Army joins the production line as ventilator makers scramble to meet demand in Italy
On Mar 6, Gianluca Preziosa, the head of an Italian ventilator maker, received an urgent request. The Italian authorities wanted his help for an all-out effort to meet a desperate need for ventilators.
Now, his Bologna-based company, Siare Engineering International Group srl, has 25 army technicians working with its production supervisors to manage the expanded production and help assemble machines. The army also has made personnel available to the company’s suppliers, Preziosa said.
"Usually we produce 160 machines a month. The goal is to produce 2,000 in four months, so more than triple our monthly production," Preziosa told Reuters in an interview. The executive added that companies involved in the supply chain of producing ventilators "cannot respond to the enormous demand because this is a niche industry".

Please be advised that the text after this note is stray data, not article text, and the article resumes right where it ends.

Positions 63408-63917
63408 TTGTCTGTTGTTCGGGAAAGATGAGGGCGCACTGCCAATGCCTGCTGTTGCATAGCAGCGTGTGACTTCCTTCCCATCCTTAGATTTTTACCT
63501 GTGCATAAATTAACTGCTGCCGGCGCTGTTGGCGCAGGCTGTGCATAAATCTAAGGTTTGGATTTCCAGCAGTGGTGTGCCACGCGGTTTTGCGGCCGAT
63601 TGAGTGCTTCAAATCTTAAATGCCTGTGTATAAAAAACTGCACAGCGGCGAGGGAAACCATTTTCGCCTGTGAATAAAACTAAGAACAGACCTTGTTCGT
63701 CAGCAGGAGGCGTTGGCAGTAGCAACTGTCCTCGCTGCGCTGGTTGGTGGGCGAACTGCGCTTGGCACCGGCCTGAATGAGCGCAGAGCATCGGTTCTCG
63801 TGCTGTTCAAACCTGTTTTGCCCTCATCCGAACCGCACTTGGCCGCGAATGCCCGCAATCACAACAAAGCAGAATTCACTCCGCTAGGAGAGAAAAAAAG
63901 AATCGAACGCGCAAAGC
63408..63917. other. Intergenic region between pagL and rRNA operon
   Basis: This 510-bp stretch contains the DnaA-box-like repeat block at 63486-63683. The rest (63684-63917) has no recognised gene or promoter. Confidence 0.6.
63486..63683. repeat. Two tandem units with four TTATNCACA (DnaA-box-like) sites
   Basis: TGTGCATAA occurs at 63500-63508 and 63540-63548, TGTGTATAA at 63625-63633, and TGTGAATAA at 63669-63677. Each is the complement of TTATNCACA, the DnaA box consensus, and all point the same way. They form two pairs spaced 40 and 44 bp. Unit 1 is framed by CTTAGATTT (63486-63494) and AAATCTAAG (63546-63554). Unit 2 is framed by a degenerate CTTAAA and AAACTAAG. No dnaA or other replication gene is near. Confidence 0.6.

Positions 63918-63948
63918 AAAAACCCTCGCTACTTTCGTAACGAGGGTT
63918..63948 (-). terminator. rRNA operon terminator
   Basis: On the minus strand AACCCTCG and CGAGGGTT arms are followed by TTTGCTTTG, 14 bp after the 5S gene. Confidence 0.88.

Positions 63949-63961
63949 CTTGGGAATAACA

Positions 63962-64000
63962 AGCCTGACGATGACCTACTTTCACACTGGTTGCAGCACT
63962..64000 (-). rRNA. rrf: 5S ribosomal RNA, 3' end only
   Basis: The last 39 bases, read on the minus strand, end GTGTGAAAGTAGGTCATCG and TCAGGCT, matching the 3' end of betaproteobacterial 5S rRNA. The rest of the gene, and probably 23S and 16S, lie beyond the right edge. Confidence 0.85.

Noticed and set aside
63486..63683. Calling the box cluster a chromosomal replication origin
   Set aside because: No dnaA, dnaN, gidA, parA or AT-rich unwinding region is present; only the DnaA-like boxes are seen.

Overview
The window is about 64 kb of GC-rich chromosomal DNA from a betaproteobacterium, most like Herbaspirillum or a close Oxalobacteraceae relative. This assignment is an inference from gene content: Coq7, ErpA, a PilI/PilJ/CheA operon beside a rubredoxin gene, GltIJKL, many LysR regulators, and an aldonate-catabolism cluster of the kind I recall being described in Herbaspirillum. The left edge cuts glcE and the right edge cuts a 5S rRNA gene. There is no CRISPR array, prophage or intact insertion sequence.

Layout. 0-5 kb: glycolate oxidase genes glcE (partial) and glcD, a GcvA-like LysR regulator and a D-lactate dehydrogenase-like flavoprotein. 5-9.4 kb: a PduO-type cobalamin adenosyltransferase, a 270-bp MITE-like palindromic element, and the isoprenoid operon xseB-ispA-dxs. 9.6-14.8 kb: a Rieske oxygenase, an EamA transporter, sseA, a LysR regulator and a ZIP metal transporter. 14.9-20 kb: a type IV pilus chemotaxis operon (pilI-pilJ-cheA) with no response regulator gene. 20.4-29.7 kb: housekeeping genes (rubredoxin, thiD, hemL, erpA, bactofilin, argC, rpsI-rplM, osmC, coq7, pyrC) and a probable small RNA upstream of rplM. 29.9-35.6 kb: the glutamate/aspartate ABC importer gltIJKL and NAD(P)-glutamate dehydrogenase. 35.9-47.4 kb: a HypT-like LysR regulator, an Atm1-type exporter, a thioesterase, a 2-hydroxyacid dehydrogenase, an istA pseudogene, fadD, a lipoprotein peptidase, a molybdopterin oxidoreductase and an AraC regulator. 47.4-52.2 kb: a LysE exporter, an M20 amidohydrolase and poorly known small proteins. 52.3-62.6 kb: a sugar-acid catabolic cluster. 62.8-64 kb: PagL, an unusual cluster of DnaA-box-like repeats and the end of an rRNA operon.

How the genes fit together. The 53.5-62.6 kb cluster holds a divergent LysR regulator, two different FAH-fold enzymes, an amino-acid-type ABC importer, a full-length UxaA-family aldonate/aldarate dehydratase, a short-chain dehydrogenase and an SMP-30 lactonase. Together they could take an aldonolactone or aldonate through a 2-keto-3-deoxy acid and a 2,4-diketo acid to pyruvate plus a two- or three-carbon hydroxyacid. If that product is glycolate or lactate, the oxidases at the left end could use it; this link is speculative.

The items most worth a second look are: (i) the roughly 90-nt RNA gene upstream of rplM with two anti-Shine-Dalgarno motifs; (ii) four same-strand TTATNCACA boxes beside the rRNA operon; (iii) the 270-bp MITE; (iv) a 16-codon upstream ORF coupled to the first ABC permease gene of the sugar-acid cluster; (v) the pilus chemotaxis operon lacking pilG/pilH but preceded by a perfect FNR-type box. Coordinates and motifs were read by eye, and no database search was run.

Siare belongs to a normally quiet corner of the medical equipment market that has found itself on the front line of the century’s biggest health crisis caused by the rapid spread of the new flu-like virus, which can lead to breathing difficulties and pneumonia in severe cases.
Ventilator makers are under pressure to sharply increase production even as the pandemic has disrupted the transport and supply of crucial parts, such as hoses, valves, motors and electronics – some of which come from China, the original epicentre of the outbreak that has killed more than 10,000 people across the globe.
Amid shortages, governments are turning to help from the military, enlisting other manufacturers and even looking to 3D printing in the hopes of ramping up production of the potentially life-saving breathing machines.
In Italy, a team of doctors has developed a way to provide oxygen to two people from one ventilator, therefore doubling capacity, according to the Italian region of Emilia Romagna’s commissioner for coronavirus.